The most common phenotype of MBC is luminal A, estimated to occur in 75–98% of MBC patients. This is followed by luminal B, with a frequency of 0–20%. Basal phenotype is rare, occurring in between 0% and 2% of patients, while no HER2+ tumours were found (Breast Cancer Res 2009, 11:R28; Breast Cancer Res Treat 2012, 133:949–958; Mod Pathol 2012, 25:398–404; Acta Oncol 2013, 52:102–109). An analysis of molecular subtypes of FBC in three studies shows that, in female patients, 43% of cancers are of the type luminal A, 20% luminal B, 10% HER2+ and 36% basal (PNAS 2003, 100:8418–23). Molecular profiles indicate that FBC and MBC are very different diseases.

Cell cycle proteins

Alterations in the expression of cell cycle proteins appear to play an important role in the development of MBC.

The kinase inhibitor proteins (KIPs) p27Kip1 and p21Waf1 negatively regulate progression of the cell cycle. Immunostaining of tumours shows that they are differently expressed in MBC and FBC (Ann Oncol 2002, 13:895–902). p21Waf1 and p27Kip1 are expressed in 70% and 96% of MBC patients, respectively, while they are expressed in only 29% and 39% of FBC patients.

Chemotherapy

A comparison of US Veterans Administration data on 612 MBC patients and 2,413 FBC patients showed that patients with MBC received less chemotherapy. Median overall survival for patients with MBC was 7 years, compared with 9.8 years for patients with FBC (Cancer 2007, 109:1471–7).

A retrospective cohort study of 135 men treated between 1944 and 2001 showed a non-significant reduction in mortality in men with node-positive disease who were treated with adjuvant chemotherapy, mostly anthracycline-based. Survival was significantly improved in patients given adjuvant hormonal therapy (Cancer 2005, 104:2359–64).

Endocrine therapy

Endocrine therapy is used as adjuvant, neoadjuvant and preventive treatment in FBC. Tamoxifen is used in the treatment of women before menopause. In women after menopause, aromatase inhibitors are given as adjuvant or neoadjuvant (Cancer 2007, 109:1471–7).

Because of the success of tamoxifen as a treatment for early FBC, tamoxifen was also used as an adjuvant in MBC. One study of 39 men with node-positive MBC given adjuvant tamoxifen showed that five-year survival was 61%, compared with 44% in historical controls (Br J Cancer 1992, 65:252–4). However, a study from Sloan-Kettering Memorial Hospital showed that tamoxifen use leads to side effects in two thirds of MBC patients (Cancer 1994, 74:74–7). About one in four patients drop out (ibid; Ann Oncol 2011, 23:1471–4; Curr Oncol 2010, 17:17–21).

Aromatase inhibitors (AIs) are also used to treat MBC patients, especially with advanced or metastatic disease. In women, AIs are better than tamoxifen in terms of disease free survival and overall survival. However, evidence increasingly shows that AIs are less effective in male patients. While a study of 23 MBC patients who received AIs reported a partial response in 26% of patients and disease stabilisation in 57% (Br J Cancer 2013, 108:2259–63), a comparison of registry data in Germany of 257 MBC patients reported that the mortality rate was 1.5-fold higher among patients treated with an AI than among those treated with tamoxifen (Breast Cancer Res Treat 2013, 137:465–70).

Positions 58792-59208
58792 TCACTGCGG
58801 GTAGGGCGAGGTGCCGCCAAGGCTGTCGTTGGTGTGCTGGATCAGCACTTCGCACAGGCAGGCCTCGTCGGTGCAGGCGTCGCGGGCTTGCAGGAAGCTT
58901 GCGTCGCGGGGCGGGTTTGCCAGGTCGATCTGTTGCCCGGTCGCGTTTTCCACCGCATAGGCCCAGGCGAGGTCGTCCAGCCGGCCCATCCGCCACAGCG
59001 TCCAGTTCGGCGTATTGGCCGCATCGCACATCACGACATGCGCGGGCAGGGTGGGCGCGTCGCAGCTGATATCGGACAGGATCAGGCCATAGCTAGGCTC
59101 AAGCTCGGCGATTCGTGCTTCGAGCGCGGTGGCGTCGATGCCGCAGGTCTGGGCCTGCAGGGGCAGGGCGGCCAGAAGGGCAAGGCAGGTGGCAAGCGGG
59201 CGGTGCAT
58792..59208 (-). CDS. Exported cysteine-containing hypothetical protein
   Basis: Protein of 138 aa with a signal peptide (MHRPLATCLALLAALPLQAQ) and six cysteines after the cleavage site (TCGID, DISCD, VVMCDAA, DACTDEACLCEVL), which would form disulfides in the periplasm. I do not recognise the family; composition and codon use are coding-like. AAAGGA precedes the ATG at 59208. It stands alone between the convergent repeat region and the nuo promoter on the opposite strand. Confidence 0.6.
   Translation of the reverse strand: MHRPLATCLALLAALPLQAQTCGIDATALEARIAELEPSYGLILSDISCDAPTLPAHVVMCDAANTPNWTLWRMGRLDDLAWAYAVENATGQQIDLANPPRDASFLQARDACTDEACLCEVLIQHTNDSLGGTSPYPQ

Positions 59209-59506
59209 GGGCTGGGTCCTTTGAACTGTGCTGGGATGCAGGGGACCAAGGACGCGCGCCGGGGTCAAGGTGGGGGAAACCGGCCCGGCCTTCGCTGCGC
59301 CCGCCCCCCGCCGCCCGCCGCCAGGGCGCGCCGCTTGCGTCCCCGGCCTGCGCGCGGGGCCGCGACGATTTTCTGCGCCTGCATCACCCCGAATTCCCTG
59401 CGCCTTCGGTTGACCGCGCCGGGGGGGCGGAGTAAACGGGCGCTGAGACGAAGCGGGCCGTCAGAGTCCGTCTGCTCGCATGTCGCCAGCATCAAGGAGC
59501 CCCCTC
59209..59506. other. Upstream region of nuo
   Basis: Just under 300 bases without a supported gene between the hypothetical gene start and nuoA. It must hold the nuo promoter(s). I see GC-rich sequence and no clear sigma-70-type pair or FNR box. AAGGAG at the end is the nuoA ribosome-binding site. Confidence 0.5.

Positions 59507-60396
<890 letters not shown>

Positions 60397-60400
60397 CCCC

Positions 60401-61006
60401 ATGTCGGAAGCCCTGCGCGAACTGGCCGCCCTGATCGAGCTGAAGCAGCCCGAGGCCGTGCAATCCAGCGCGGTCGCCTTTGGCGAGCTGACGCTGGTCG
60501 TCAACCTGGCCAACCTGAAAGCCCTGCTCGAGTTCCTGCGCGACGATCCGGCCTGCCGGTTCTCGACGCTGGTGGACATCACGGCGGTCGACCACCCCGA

Take home messages from the author

Ian Fentiman is Professor of Surgical Oncology
at the GKT School of Medicine, London

“For years, it has been argued that male breast cancer (MBC) is equivalent to female breast cancer (FBC). But the picture is much more complex. Importantly, tumour type differs between men and women. In more than 90% of MBC patients the tumour is oestrogen receptor positive (ER+). In FBC, 60–70% of tumours are ER+. The molecular profile also differs: 43% of FBC tumours are of the luminal A type, 20% luminal B, 10% Her2+ and 36% basal. The picture is completely different with MBC: 80–90% of tumours are luminal A, around 20% luminal B, and both Her2+ and basal types occur very rarely. This has implications for the treatments we should be using.

Clinical implications

Because MBC is rare, no randomised trials are carried out. Treatment recommendations are based on trials of FBC. But while aromatase inhibitors (AIs) are better for treating postmenopausal women than tamoxifen, analyses of male patients shows that men do not fare equally well when given AIs. If AIs are given to treat MBC, oestrogen production must also be blocked centrally with a GnRH analogue.

Further challenges

Collaboration is key to building our understanding of MBC. We need to work together to achieve structured treatment and carry out randomised trials to know how best to treat it.